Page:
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High-Speed Internet Is Only the Beginning for Fiber Broadband Providers

As the workforce continues to recover from the pandemic, many businesses have called employees back into the office. However, that doesn’t mean their home offices are disappearing. On the contrary – home offices are popping up at a frenetic pace. The rise of hybrid and remote work has created a strong demand for better internet at home. All of the signs for faster internet options like fiber are there, but as an internet service provider (ISP), the competition to capitalize is fierce. Each provider that delivers service is dropping its prices. However, it’s reached a point where it’s a race to the bottom. But what does this all mean?

Today, 1,612 fiber broadband service providers serve businesses and homes across the United States. A vast majority of these providers are smaller, tier-three service providers, equating to 1,200 total providers. They are fighting for 18 percent of the fiber broadband access. Over the next five years, service providers are looking to invest $1.25 billion in new builds, totaling more than the sum of all previous investments. What’s leading to this significant investment in the United States?

The acceptance of hybrid and remote work has led homes to become offices and caused this historic shift. With more than 60 million homes in the United States with access to the FTTH network in 2022, the market is booming and will continue well into the future. However, by only offering high speed and low prices, ISPs are guaranteeing a race to the bottom. Below, we’ll explain which services will elevate the future of ISPs.

Looking to Add Value to Your Network? Add These Services

FTTH is a favorable solution for meeting the unprecedented demand of the future. No one could have predicted the shift to remote and hybrid work would have occurred at this pace, but now that we’re here, it’s critical to understand the importance of what ISPs must offer to keep their client base intact.  

As was mentioned above, high speed and the lowest prices are a race to the bottom. Laying pipe is a major first step to expanding networks, but you’ll cease to exist if that’s all your business does. It must add something of value. Customers don’t want fragmented supply relationships where they go to multiple places for their services, so as an ISP, it’s critical to offer additional and relevant services to have an edge.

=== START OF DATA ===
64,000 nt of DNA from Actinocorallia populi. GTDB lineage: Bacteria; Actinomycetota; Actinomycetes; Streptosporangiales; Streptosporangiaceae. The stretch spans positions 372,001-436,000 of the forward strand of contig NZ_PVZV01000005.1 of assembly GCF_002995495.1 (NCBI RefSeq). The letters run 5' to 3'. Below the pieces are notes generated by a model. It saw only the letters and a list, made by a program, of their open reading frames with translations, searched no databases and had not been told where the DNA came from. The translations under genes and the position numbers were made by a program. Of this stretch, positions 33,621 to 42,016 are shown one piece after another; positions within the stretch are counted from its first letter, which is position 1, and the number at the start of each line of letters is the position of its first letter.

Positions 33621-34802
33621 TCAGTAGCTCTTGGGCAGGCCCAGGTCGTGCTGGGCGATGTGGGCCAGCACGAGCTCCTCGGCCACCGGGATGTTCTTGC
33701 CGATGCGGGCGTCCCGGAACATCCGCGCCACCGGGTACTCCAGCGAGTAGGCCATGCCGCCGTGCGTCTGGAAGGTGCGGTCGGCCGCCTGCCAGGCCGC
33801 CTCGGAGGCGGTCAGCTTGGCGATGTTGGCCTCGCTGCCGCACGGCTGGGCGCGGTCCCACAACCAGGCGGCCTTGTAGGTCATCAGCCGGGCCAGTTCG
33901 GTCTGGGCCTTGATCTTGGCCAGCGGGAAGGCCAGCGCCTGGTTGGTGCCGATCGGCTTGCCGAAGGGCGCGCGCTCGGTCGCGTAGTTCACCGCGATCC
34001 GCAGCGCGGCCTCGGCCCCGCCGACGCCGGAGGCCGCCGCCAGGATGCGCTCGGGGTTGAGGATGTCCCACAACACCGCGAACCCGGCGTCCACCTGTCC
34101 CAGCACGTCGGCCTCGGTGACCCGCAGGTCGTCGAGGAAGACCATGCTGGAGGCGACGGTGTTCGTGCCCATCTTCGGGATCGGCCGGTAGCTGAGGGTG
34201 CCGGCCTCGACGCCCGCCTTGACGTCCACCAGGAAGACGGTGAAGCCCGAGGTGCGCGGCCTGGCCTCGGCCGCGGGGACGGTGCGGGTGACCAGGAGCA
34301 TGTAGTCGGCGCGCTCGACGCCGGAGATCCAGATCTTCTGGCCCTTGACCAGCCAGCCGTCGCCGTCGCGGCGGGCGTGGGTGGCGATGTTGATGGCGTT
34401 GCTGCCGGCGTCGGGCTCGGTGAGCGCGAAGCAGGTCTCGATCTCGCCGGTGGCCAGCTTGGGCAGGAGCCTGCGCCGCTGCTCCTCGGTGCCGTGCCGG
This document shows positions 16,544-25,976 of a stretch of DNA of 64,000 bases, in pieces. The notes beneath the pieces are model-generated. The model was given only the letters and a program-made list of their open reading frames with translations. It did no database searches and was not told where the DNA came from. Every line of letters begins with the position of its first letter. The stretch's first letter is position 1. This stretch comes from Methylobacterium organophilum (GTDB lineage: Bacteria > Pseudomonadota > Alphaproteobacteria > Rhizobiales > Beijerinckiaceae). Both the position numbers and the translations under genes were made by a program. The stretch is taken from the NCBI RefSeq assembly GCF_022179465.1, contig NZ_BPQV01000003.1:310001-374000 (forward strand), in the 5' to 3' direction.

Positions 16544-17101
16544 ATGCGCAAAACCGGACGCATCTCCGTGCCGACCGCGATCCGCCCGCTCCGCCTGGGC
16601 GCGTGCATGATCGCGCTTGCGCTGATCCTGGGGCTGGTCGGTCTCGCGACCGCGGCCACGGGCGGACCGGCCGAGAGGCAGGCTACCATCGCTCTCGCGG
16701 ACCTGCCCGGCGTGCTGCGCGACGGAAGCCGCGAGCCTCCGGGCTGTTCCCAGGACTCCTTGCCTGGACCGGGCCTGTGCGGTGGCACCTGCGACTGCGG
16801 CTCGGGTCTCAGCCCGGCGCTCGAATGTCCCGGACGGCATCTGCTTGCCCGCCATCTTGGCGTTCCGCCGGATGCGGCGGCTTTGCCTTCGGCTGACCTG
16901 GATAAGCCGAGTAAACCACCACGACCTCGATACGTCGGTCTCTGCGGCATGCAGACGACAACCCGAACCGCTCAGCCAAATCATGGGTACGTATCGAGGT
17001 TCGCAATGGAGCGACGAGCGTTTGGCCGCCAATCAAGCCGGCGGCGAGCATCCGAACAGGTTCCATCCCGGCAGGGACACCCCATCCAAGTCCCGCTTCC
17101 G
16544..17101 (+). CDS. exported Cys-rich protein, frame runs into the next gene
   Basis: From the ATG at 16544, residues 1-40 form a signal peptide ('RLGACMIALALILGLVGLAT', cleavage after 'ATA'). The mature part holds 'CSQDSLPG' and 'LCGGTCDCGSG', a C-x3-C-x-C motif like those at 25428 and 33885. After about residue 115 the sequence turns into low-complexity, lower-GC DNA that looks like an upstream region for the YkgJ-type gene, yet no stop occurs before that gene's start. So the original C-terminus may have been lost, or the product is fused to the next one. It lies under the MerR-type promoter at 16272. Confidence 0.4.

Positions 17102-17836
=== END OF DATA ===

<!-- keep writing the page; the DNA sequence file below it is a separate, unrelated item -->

Similar to the industry trends of the late 1990s and early 2000s, ISPs must renew their focus on adding services like voice, messaging, and other communication offerings to add value and deliver triple-play and quad-play offerings. Although it’s overlooked, voice is a highly valued service that delivers significant benefits.

Fixed line calling has risen dramatically over the last two years, while calls to and from mobile devices have fallen. Despite the workforce becoming more mobile, the meager quality of mobile networks has caused home workers to revert to landlines. Why? They’re looking to improve call quality and overall experience. Many people have ditched city life and moved to rural areas with the rise of remote work. Unfortunately, mobile devices cannot deliver consistency, meaning alternative options like fiber are necessary.

Fiber ISPs offering voice services can also deliver the recurring revenue and stickiness FTTH needs, providing them with a major opportunity to re-imagine voice for the consumers by layering unified communications in addition to other fiber assets. They can also curate a suite of services that drive margin and revenue growth, differentiates service offerings, and put a cap on customer churn.

Why have FTTH providers overlooked voice services? The main reason has been a singular focus on deploying a network with funding linked to the number of homes passed by the fiber provider or the number of homes sold to. In that same breath, voice has been viewed as complicated to deploy. It’s something that takes too long for services to get up and running. 

With unified communications platforms, a suite of voice services can be rolled out rapidly with expert support that assists FTTH providers with capturing new revenue and implementing it as a growth driver. Unified communications can help ISPs re-imagine voice services and help residential customers with the ability to take their home line on their mobile phone with visual voicemail. Call screening can also help FTTH customers screen calls for vulnerable family members.